A collection of mid-19th century documents that include handwritten notes setting down fundamental rules of baseball, were sold for over $3.2 million by a California auction house early Sunday. 

SCP auctions told the Associated Press the 1857 papers called the "Laws of Base Ball" were sold to an anonymous buyer after more than two weeks of bidding.

The documents date from 1857, when representatives of 14 clubs met in New York to codify rules for the fledgling sport. As a result of the meeting, the distance between the bases was standardized at 90 feet, nine innings became the standard game length, and the minimum number of players on each team was set at nine. 

The notes sold Sunday were written by Daniel Lucius "Doc" Adams, president of the New York Knickerbockers Base Ball Club. In addition to strengthening Adams' claim to be the father of the modern game, the documents also put baseball's birth date three years earlier than most historians had accepted.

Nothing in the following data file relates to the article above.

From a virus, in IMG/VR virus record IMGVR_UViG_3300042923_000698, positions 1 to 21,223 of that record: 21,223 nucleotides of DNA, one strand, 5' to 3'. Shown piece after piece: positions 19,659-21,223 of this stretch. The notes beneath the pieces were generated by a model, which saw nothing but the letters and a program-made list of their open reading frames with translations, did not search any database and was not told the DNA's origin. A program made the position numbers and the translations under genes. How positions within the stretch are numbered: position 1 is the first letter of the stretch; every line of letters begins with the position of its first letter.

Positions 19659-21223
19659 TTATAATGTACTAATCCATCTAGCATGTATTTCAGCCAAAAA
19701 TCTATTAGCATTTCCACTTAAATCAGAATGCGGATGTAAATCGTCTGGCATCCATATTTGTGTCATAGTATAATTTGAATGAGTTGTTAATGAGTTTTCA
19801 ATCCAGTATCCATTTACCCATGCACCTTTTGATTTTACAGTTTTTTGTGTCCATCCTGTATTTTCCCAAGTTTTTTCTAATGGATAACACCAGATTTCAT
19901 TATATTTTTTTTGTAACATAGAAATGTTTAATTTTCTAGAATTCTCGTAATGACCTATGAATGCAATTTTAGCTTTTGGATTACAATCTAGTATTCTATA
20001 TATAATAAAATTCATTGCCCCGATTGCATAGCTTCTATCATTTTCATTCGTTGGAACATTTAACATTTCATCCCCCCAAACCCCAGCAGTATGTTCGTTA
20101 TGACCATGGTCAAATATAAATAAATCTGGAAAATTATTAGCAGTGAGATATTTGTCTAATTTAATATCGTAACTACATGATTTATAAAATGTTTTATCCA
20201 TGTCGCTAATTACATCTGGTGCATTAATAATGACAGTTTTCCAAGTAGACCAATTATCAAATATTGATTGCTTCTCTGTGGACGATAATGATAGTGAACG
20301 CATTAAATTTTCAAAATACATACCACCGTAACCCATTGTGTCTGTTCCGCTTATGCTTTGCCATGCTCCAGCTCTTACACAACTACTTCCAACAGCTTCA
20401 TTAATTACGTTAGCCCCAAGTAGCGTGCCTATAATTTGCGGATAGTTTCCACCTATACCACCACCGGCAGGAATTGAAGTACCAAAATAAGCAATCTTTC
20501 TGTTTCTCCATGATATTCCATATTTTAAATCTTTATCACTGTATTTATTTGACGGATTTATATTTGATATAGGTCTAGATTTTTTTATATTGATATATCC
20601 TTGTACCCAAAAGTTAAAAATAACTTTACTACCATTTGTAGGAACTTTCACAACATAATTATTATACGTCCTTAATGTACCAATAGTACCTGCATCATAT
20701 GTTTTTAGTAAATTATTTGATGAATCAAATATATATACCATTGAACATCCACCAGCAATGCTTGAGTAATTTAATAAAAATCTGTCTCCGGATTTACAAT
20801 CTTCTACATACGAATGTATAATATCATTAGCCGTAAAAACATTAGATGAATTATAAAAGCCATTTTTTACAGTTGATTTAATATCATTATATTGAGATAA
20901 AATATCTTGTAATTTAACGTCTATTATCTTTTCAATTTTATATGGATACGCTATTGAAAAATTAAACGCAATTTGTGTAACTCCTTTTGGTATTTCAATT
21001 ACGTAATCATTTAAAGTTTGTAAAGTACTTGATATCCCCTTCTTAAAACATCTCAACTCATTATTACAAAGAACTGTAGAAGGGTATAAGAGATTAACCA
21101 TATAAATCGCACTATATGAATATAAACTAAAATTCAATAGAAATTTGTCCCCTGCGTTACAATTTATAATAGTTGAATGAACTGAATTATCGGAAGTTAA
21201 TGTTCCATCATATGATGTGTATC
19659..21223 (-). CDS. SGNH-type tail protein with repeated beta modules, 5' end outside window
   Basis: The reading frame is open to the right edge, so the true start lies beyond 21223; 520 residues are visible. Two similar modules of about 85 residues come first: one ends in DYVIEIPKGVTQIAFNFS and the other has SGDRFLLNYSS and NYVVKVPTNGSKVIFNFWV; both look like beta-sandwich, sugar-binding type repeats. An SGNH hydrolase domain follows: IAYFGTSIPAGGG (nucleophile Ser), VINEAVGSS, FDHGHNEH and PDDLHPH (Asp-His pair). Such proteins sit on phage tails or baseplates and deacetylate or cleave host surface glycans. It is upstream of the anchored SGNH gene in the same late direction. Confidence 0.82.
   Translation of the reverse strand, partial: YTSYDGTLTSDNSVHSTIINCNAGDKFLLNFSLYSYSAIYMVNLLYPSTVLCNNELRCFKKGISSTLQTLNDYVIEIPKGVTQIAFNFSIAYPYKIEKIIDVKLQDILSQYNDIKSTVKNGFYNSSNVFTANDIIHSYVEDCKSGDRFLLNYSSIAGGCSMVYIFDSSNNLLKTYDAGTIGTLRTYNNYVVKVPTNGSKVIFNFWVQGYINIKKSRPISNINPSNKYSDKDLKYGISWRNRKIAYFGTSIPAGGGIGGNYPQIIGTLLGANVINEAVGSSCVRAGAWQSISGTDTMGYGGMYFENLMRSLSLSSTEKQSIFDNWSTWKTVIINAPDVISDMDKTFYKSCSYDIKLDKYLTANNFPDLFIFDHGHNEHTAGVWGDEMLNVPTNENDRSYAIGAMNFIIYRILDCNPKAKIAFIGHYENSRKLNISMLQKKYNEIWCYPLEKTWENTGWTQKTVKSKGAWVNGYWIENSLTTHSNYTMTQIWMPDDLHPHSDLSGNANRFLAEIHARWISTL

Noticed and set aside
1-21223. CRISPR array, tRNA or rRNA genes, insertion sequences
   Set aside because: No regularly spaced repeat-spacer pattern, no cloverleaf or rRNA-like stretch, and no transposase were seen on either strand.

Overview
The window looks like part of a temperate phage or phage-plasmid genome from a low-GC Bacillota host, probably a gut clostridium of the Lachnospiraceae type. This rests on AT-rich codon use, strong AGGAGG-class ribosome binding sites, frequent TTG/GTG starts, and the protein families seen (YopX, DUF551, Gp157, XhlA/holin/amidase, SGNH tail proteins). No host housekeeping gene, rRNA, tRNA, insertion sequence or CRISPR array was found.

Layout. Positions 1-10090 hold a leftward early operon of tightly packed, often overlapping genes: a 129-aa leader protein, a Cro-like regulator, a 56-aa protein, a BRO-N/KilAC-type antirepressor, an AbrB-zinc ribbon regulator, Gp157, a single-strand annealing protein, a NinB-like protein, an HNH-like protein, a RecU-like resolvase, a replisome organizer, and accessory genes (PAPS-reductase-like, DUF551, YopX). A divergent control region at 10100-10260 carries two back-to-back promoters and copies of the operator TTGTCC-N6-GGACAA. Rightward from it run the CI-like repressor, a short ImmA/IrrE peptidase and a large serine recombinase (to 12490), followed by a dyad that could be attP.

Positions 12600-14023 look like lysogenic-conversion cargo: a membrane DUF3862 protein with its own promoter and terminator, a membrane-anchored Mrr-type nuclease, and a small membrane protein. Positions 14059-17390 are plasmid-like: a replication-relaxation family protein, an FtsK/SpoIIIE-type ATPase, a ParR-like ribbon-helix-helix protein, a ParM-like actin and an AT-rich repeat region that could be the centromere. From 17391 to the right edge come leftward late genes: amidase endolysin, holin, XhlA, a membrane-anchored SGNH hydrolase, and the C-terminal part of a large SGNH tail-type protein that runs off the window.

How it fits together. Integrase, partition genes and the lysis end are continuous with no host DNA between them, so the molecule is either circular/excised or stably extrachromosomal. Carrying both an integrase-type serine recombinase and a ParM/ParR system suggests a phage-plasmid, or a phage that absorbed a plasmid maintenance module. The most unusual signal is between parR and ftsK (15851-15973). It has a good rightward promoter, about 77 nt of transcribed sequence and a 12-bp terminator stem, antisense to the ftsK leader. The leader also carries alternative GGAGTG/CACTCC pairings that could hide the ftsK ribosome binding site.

According to Reuters, the documents had been in the family of William Grenelle, a Knickerbockers delegate to the rules meeting. They were sold for $12,000 to an anonymous bidder in 1999. That buyer didn't realize the significance of the documents until SCP appraised them in preparation for this month's sale. 

The price is the third-highest ever paid at auction for a piece of sports memorabilia. Babe Ruth's 1920 New York Yankees jersey sold for $4.4 million in 2012. Two years earlier, Dr. James Naismith's 1891 Rules of Basketball sold for $4.3 million.

The Associated Press contributed to this report.

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